court of inquiry

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court of inquiry

a group of people appointed to investigate the causes of a disaster or accident.

COURT OF INQUIRY. A court constituted by authority of the articles of war, invested with the power to examine into the nature of any transaction, accusation, or imputation against any officer or soldier; the said court shall consist. of one or more officers, not exceeding three, and a judge advocate, or other suitable person, as a recorder, to reduce the proceedings and evidence to writing, all of whom shall be sworn to the performance of their duty. Art. 91. Gord. Dig. Laws U. S., art. 3558 to 3560.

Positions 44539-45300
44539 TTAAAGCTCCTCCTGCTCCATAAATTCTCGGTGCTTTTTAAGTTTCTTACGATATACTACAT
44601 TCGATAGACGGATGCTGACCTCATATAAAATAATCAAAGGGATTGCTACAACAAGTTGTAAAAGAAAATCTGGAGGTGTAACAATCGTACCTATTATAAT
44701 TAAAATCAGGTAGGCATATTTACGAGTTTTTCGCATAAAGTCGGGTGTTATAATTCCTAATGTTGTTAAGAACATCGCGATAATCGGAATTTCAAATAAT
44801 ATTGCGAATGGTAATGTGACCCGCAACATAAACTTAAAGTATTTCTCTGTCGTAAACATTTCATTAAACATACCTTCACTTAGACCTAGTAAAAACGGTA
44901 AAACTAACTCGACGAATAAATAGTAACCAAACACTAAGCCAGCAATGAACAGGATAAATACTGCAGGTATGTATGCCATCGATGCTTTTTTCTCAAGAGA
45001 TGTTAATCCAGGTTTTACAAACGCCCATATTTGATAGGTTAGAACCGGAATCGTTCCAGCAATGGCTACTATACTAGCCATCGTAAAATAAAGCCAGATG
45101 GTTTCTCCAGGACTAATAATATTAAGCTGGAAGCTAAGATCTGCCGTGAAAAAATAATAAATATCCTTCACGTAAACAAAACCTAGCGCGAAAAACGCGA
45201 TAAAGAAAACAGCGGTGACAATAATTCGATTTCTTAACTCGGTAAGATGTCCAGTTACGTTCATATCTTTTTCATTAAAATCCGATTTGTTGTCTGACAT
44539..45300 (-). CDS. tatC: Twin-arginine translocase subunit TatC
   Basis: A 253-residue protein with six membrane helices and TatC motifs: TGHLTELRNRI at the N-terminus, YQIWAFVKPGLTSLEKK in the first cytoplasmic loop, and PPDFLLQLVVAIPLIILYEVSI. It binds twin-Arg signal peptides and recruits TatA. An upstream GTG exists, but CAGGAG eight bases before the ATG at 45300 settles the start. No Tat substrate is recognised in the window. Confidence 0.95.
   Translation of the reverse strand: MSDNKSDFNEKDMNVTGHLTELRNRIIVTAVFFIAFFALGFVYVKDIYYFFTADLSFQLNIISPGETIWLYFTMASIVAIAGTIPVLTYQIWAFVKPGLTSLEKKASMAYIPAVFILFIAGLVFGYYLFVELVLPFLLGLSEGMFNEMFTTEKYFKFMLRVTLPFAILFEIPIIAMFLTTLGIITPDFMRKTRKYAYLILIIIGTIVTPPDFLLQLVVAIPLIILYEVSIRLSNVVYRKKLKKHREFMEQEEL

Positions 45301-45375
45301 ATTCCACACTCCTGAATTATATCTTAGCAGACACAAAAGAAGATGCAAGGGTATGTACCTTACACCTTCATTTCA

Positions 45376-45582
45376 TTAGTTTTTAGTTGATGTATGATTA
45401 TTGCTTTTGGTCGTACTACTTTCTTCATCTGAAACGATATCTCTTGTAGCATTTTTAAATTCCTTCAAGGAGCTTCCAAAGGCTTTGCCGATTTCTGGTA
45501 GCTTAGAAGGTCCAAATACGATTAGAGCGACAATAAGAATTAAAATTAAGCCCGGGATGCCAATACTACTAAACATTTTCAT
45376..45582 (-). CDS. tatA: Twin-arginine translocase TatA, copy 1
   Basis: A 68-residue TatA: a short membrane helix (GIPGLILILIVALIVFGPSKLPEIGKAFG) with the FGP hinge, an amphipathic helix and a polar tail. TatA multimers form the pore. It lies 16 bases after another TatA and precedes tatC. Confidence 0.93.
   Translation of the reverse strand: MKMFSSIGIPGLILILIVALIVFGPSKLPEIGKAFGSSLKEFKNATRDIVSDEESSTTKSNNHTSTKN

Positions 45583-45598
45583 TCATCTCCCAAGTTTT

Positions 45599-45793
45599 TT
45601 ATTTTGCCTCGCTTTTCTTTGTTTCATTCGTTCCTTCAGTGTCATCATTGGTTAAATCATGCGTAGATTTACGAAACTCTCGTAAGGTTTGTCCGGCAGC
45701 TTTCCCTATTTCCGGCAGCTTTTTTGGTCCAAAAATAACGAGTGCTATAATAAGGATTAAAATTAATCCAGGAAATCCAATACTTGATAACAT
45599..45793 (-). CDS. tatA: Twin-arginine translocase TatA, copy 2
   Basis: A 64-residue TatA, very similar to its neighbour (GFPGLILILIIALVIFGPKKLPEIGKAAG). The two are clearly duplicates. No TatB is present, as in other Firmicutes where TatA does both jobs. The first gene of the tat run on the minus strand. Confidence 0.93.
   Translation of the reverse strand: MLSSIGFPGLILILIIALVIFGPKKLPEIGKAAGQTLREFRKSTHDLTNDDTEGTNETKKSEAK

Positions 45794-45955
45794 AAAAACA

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The reasons vary from case to case, but individuals could seek courts of inquiry because they believe there is corruption or potential conflicts of interest in the legal or law enforcement institutions they would otherwise turn to.
Critics argue that courts of inquiry violate the Fifth Amendment right to trial by jury, but based on the Supreme Court decision in Hurtado v.
Importantly, courts of inquiry do not have the power to sentence those whom they investigate.
Courts of inquiry have "no authority for declaring someone innocent after death," he told the Tribune via e-mail.
Previous courts of inquiry have led to broader policy changes.